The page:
• Choose a topic that lends itself to storytelling. Non-routine tasks are ideal for weaving scenarios around. These tasks may be intrinsically complex or relatively unfamiliar to the learners, so they spike interest. Gather information from the SME about the challenges your learners face or the crisis events that may occur at work, and craft stories around these incidents. 
  • Determine the “trigger” event. The “trigger” event is the context for your story. It is an event that launches the story or the plot around which the narrative develops. The trigger event, of course, must have relevance for your learners. So it is imperative that you carry out a thorough audience analysis to find out about the challenges they face at work. In particular, identify, with the help of an SME, those challenges that prevent your learners from advancing up the career ladder or activities where they are apt to commit mistakes. These challenges are the “triggers” that compel your audience to seek solutions (read: take your course).
  • Concentrate on the details. The devil is in the details! The more detailed your story, the more realistic it is. Include details that help learners visualize the scenario, place themselves in that situation and realize its relevance to their lives, and be inspired to seek solutions.
  • Create an appropriate canvas for the story to unfold upon. Your story should not only have an arresting plot but must also be visually appealing. Ensure that your story is also bound together by a consistent color and typography palette. The various graphical elements like photographs, illustrations, slideshows, and videos should exhibit thematic and visual continuity. Visual consistency enhances the cohesiveness of the story plot by reducing jarring in the overall flow. 

4) Be emotional  

We, human beings, are driven by emotions. We remember events that touch us and stir our heartstrings. We remember events that made us laugh, smile and cry in greater detail than events that didn’t touch us. Information that evokes emotions in us is more powerful and is retained for longer periods than cold, hard facts.

As eLearning designers, strive to make the learning journey a deeply emotional experience. Don’t just educate your learners; move them. Don’t just thrust numbers and jargons down their throats; make them feel with their hearts.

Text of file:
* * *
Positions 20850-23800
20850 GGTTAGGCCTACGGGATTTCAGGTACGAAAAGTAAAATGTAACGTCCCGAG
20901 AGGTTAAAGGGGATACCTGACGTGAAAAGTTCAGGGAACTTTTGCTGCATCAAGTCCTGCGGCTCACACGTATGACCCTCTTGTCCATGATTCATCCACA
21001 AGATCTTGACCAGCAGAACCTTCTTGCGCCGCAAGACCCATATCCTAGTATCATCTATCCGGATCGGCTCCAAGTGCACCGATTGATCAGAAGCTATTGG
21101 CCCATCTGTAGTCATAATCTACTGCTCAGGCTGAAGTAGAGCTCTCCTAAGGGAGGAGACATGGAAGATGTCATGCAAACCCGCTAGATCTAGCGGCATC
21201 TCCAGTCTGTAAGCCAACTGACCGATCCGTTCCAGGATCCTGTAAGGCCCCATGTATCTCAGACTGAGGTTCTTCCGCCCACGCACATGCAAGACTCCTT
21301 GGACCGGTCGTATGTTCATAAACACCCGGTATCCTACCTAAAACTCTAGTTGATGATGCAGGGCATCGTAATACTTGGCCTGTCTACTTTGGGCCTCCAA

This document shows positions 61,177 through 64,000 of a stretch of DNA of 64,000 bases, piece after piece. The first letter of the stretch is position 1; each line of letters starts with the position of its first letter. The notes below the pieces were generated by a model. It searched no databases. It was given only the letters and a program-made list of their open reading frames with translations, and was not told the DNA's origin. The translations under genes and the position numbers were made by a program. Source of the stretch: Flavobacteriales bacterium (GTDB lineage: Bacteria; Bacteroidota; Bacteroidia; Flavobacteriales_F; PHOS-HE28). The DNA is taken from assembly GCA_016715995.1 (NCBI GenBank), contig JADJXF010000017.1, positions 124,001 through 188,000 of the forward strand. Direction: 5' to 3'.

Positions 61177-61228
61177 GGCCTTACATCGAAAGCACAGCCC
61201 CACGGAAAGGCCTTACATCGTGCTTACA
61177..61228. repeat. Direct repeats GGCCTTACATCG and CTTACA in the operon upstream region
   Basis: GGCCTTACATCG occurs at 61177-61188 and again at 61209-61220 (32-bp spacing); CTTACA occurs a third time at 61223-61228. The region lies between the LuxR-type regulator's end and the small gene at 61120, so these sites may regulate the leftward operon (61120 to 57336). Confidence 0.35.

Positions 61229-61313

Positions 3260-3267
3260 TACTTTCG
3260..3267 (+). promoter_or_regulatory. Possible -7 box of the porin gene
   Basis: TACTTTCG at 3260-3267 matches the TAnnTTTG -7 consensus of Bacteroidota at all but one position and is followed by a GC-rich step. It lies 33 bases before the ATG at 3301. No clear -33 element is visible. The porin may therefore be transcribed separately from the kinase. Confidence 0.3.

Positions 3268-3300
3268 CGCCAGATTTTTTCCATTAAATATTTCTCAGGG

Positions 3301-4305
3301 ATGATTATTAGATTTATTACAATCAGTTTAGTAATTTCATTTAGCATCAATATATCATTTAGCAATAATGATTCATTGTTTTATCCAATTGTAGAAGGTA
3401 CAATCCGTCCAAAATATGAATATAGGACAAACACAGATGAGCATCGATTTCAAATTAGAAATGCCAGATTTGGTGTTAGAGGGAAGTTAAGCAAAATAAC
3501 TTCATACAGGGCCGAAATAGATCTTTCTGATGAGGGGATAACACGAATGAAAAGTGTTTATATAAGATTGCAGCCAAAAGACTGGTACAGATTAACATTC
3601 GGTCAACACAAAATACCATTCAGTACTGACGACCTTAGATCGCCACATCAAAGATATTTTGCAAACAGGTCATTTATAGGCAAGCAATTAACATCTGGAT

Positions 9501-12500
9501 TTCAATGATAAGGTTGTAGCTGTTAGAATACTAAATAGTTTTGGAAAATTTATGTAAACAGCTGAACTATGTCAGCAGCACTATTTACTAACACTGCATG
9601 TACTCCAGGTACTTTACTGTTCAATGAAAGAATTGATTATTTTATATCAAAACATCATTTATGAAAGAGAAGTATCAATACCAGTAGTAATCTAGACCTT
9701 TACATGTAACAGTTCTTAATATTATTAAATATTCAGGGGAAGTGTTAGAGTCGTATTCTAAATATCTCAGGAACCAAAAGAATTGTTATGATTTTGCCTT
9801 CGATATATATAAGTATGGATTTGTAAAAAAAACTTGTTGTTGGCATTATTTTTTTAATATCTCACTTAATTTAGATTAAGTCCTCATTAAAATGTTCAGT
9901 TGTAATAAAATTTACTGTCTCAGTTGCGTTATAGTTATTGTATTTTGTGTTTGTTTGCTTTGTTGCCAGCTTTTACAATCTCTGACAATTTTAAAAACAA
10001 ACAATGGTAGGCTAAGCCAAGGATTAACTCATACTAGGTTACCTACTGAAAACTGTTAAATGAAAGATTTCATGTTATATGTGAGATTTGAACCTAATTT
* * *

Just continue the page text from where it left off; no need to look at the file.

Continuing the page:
Here are some tips on how you can create an emotionally immersive learning experience:

  • Use media to engage multiple senses. Use evocative images, realistic sounds, and riveting videos to draw learners into the experience.
  • Design scenarios that resonate with the realities of the learners. In particular, incorporate stories about real-life workplace challenges of the learners.
  • Consider using short videos with real actors. Actors can best portray emotions on the screen, besides being more relatable than a hunk of text. For instance, you can use them to portray specific emotions strongly in response to actions taken by the learner. Emotions thus portrayed are powerful catalysts for change—inspiring learners to take some action or dissuading them from doing something by driving fear in them.
  • Drive engagement by making learners “do” something.
  • Include examples—case studies, video testimonials, and news clips—of other people taking the same action as the learner and benefitting from it. Let learners feel they are a part of something truly exceptional and uplifting.

5) Leave learners wanting more

Your scenario should be no different from a good story that saddens readers when it ends. It should be so captivating that learners are left hankering for more action even after the story wraps up. As an eLearning designer, you want to create scenarios that inspire audiences to change behavior, such sign up for another course or read up more on what they learned in the course.

The secret of such inspiring scenarios is to build an airtight and cohesive plot that grips learners from the beginning till the end. Gripping plots are made of “movements.” A movement is a micro-story with a clearly-defined beginning, middle, and end.

The beginning hooks the learners with a promise to provide answers that make them want to go deeper into the course. The middle contains the instructional matter that provides solutions to the learners’ workplace problems. The end ties up all the components and leaves the learners with insights and inspiration, and ideally, with a link to the next story.

Now that you know the basics of “movements,” keep in mind the pointers below to create arresting storylines that leave learners wanting more:

  • Make sure your micro-story contains all three components—beginning, middle, and end.
  • Develop a narrative that ties together all the elements.
  • Ensure that every component flows seamlessly to the next.
  • Ensure that the questions you raise in one movement are answered in the next, so audiences come to expect that something more enticing is about to come their way.
  • Use multimedia to liven up each component.
    Recommended Read: A 5-Step Plan to Create Your Own Scenario-Based eLearning Course

Scenarios are powerful instructional tools that can liven up any course and simplify for the learners, almost any complex content. But scenarios are also double-edged swords. In the wrong hands, scenarios can fall flat and along with it, bring down the whole course. Ensure that you follow the above tips.

eLearning Toolkit


Karla Gutierrez

Karla is an Inbound Marketer @Aura Interactiva, the developers of SHIFT. ES:Karla is an Inbound Marketer @Aura Interactiva, the developers of SHIFT.